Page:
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Kelowna

Kelowna is a city on Okanagan Lake in the Okanagan Valley in the southern interior of British Columbia, Canada. It serves as the head office of the Regional District of the Central Okanagan; the name Kelowna derives from an Okanagan language term for "grizzly bear". The Kelowna metropolitan area has a population of 217,214. Additionally, the City of Kelowna is the seventh-largest city in the province, it is the largest inland city in British Columbia. Kelowna's city proper contains 211.82 square kilometres, the census metropolitan area contains 2,904.86 square kilometres. In 2019, it was estimated that Kelowna's population had grown to 217,229 the metropolitan area and 142,146 in the city proper. Nearby communities include the City of West Kelowna to the west across Okanagan Lake, Lake Country and Vernon to the north, Peachland to the southwest, further to the south and Penticton. Exact dates of first settlement are unknown, but a northern migration led to the habitation of this area some 9,000 years ago.

The Indigenous Syilx people were the first inhabitants of the region, they continue to live in the region. Father Pandosy, a French Roman Catholic Oblate missionary, became the first European to settle in Kelowna in 1859 at a place named "l'Anse au Sable" in reference to the sandy shoreline. Kelowna was incorporated on 4 May 1905. In May 2005, Kelowna celebrated its centennial. In the same year, construction began on a new five-lane William R. Bennett Bridge to replace the three-lane Okanagan Lake Bridge, it was part of a plan to alleviate traffic problems experienced during the summer tourist season. The new bridge was completed in 2008. Stubbs House is a historic house in Kelowna. On 3 July 1877, George Mercer Dawson was the first geologist to visit Kelowna. On 6 August 1969, a sonic boom from a nearby air show produced an expensive broken glass bill of a quarter million dollars while at least six people were injured; the incident was caused by a member of America's Blue Angels during a practice routine for the Kelowna Regatta festival: he accidentally went through the sound barrier while flying too low.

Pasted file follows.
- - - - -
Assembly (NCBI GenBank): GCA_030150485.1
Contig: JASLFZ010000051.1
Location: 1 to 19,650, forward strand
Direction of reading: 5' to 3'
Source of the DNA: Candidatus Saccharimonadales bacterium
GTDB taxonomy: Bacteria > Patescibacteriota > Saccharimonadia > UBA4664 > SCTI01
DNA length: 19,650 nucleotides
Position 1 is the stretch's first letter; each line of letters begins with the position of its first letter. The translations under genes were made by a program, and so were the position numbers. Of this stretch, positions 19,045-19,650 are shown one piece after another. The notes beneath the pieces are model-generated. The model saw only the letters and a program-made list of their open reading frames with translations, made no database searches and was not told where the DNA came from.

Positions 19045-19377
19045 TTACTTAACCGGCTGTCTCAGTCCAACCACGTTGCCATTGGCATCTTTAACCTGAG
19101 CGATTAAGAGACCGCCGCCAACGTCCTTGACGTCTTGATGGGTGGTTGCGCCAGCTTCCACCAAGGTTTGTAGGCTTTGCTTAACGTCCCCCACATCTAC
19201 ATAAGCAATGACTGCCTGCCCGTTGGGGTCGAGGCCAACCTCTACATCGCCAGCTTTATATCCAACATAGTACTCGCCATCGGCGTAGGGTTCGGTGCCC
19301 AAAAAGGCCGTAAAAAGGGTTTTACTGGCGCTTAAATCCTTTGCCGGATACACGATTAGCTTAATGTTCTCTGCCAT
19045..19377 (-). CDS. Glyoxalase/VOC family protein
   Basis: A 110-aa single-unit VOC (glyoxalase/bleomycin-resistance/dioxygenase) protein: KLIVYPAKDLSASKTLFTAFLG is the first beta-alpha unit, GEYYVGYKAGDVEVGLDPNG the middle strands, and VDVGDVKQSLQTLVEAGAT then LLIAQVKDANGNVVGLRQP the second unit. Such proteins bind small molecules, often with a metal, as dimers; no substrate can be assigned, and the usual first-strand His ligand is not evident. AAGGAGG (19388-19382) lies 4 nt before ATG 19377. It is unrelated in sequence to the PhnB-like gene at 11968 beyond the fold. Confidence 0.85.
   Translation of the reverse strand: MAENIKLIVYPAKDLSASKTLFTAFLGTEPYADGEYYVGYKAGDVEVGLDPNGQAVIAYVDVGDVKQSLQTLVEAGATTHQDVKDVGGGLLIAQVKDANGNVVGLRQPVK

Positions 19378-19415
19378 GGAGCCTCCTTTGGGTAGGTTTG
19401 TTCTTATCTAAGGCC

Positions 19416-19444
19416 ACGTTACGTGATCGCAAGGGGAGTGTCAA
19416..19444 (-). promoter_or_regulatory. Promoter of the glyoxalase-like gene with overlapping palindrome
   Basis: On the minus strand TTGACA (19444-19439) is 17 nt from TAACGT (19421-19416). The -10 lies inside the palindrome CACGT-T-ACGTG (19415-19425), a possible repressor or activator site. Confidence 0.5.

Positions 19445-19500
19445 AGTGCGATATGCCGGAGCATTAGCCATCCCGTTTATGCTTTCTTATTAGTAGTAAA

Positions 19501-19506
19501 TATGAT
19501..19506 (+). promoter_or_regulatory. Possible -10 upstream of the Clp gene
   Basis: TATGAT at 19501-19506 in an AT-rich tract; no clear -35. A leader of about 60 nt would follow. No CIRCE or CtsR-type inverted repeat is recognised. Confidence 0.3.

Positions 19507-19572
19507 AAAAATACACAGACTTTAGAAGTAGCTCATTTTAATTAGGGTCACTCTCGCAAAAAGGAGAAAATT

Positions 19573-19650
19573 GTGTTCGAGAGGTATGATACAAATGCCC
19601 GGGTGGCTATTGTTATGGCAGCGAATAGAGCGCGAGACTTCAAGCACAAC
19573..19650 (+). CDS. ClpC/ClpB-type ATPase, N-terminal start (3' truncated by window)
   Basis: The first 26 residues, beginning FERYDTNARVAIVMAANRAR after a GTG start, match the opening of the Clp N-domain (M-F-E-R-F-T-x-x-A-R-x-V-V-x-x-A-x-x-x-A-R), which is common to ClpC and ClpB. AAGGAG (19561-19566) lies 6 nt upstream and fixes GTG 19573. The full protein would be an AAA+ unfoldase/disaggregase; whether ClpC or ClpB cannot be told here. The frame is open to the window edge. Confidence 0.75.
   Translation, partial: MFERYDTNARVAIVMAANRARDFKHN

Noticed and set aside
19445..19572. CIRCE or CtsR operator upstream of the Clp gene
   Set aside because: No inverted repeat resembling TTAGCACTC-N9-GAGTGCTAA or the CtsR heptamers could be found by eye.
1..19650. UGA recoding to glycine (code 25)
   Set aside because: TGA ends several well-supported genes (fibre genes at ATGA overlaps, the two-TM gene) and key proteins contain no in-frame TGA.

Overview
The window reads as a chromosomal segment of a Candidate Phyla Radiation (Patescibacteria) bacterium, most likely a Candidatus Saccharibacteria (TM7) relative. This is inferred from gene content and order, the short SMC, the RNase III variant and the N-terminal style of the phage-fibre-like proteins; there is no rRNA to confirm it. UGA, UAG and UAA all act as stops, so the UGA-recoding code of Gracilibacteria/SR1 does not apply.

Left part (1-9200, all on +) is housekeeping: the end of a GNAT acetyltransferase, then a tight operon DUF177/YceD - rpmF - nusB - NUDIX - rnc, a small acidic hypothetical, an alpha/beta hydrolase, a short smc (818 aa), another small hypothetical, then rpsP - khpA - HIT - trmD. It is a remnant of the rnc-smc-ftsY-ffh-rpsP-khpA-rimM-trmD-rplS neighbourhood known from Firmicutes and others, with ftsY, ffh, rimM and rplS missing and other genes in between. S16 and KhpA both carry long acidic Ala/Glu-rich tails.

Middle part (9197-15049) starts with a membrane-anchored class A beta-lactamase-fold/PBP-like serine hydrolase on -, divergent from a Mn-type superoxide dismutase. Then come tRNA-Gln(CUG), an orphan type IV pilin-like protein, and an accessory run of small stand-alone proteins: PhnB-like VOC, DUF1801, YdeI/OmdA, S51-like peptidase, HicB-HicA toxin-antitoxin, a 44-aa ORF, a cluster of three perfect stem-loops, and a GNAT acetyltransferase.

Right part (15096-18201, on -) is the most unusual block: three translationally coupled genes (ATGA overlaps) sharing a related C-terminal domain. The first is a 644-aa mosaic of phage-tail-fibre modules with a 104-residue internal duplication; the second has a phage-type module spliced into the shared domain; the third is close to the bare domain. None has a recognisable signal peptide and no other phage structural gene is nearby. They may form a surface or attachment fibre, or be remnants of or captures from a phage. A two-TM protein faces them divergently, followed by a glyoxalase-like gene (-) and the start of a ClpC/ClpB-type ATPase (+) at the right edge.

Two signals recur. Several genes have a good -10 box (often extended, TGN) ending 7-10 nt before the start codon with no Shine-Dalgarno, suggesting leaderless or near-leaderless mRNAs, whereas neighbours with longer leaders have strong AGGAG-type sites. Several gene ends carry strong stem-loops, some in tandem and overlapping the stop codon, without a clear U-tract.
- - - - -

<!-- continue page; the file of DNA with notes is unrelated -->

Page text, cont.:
The last time the lake froze over was in the winter of 1969 and it may have frozen over in the winter of 1986. On 25 November 2005, the First National Aboriginal Leaders signed the Kelowna Accord. 2009, Kelowna built the tallest building between Vancouver and Calgary: Skye at Waterscapes, a 27-story residential tower. On 7 May 1992, a forest fire consumed 60 hectares of forest on Mount Boucherie in West Kelowna across Okanagan Lake from Kelowna proper. In August 2003, a nearby wildfire destroyed 239 homes and forced the temporary evacuation of about 30,000 residents. During the 2003 fire, many trestles of the historic Kettle Valley Railway were destroyed. All the trestles have been rebuilt to look like the originals. In late August 2005, a 30-ha fire caused multiple evacuations in the Rose Valley subdivision across the lake in West Kelowna. In July 2009, wildfires destroyed hundreds of hectares of forest and a number of buildings in West Kelowna. In July 2009, a 100-ha fire near Rose Valley resulted in the evacuation of 7,000 people.

No structures were lost. In July 2009, a 9,200-ha fire behind Fintry resulted in the evacuation of 2,500 people. No structures were lost. On 12 July 2010, a 30-ha fire in West Kelowna caused multiple evacuations. September 2011, a 40-ha fire in West Kelowna's Bear Creek Park caused the evacuation of over 500 people. In July 2012, a 30-ha fire caused the evacuation of the small community of Wilson's Landing just north of West Kelowna. In September 2012, a late-season, 200-ha fire destroyed seven buildings and resulted in the evacuation of 1,500 people in the community of Peachland. In July 2014, a 340-ha fire behind the West Kelowna subdivision of Smith Creek caused the evacuation of 3,000 people. In August 2014, a 40-ha fire above Peachland resulted in the evacuation of one home. In July 2015, a 55-ha fire in the Joe Rich area caused the evacuation of over 100 properties. In July 2015, a 560-ha fire near Shelter Cove caused the evacuation of 70 properties. In August 2015, a 130-ha fire burned near Little White Mountain just south of Kelowna.